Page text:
CMS school for teen inmates impacts life beyond the classroom

CHARLOTTE, N.C. — Some of the Charlotte area's most troubled teens are getting a head start on a better life from behind bars.

Charlotte-Mecklenburg Schools is running "Turning Point Academy," a school for teenage inmates at Mecklenburg County's Jail-North. The program is the only one of its kind in the state.

"A lot of these kids, they'll come in beat up, they're hurt, they're angry, they're upset," said Dr. Keith Cradle, the Adolescent Program manager. "When you look them in the eye, sometimes there's nothing there."

The program offers a GED program, life skills learning and career training.

Neal Johnson, the dean of Turning Point Academy, told Channel 9, "We're taking potential high school dropouts and turning them into high school graduates."

Last year, Kaila Robinson, 17, was one of the students.

"I started running away, just hanging out with a lot of bad people," Robinson said.

The last time she was in jail, she made the most of her sentence.

"There were days I wanted to give up. I wanted to stay in my room and do nothing. The guards, they would come in my cell, 'Robinson get up, time for class,'" she said.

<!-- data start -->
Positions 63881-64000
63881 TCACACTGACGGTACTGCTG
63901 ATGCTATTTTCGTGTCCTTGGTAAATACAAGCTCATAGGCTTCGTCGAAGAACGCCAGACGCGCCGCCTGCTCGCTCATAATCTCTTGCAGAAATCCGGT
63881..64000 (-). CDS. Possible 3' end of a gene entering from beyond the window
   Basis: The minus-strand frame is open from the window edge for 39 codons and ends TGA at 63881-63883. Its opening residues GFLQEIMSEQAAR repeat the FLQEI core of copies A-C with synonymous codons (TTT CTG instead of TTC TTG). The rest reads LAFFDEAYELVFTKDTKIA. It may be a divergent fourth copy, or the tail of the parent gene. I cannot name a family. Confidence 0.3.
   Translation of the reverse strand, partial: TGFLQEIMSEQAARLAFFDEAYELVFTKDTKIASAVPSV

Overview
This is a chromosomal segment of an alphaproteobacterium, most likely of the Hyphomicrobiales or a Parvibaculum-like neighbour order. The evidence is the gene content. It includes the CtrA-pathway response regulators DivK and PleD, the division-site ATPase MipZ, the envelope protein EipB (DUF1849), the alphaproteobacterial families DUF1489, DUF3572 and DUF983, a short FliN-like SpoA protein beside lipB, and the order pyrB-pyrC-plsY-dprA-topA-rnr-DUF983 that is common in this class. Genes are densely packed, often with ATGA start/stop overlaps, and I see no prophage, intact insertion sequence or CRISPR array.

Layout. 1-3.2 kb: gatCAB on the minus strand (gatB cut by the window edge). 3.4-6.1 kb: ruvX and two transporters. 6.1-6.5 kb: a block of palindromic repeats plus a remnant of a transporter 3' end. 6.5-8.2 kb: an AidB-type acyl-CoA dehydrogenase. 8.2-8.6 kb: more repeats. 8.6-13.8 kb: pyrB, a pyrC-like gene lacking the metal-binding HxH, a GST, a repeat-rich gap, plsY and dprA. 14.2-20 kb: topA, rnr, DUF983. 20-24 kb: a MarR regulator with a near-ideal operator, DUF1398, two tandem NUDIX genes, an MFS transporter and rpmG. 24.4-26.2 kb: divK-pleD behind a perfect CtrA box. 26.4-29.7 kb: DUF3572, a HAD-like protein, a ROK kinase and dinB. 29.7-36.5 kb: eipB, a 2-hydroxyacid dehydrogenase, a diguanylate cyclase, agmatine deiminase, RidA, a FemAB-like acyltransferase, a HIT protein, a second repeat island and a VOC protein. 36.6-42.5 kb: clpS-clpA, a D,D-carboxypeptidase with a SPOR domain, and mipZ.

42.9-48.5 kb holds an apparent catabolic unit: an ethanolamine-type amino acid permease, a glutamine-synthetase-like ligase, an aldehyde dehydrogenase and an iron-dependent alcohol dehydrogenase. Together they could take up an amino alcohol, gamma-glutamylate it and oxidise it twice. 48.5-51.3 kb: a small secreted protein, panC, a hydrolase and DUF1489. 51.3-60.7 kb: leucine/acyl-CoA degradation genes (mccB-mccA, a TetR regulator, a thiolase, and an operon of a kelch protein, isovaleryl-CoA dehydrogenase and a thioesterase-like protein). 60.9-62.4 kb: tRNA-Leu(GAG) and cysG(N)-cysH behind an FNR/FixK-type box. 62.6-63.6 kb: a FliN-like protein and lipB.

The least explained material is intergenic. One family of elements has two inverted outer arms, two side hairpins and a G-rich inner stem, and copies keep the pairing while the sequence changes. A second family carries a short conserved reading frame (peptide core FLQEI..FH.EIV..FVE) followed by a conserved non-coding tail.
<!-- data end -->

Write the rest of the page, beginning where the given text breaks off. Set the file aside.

"A lot of these kids, they'll come in beat up. They're hurt. They're angry. They're upset. When you look them in the eye, sometimes there's nothing there," said Dr. Keith Cradle, adolescent program manager. "Once they start being a full participant in this programming, you start seeing that light turn back on."

The school has been around since the 1980s, but Cradle said the focus on teen education and rehabilitation has expanded over the years.

In 2008, the jail housed between 125 to 130 young inmates each day. The daily average now is 45 to 50.

In 2015, there were 1,724 Incident reports inside Mecklenburg County Jail-North including issues like fights or refusal to participate.

In 2017, there were 1,307 reports.

Cradle attributes the change to teens staying focused on bettering themselves and increased staff training to handle them.

"You're already seeing the types of crime they're committing. If we don't invest in them, then they'll continue to do those things if they have no other opportunity," he said.

Every year, a dozen or so of their students go on to graduate high school.

Others get their GED like Robinson.

It was a major moment for her and for her grandmother.

"It brought tears to my eyes, to brought tears," Joyce Phillips said, "Because that's an accomplishment, I think she's on the right track now."

Robinson is still on probation, but has a job, and hasn't been back in jail.

Youthful offenders can continue their CMS education in jail if they're still enrolled in a CMS school. If not, they can get their GED.

The total cost for the youthful offender programs is $590,618 a year. That doesn't include staff costs.

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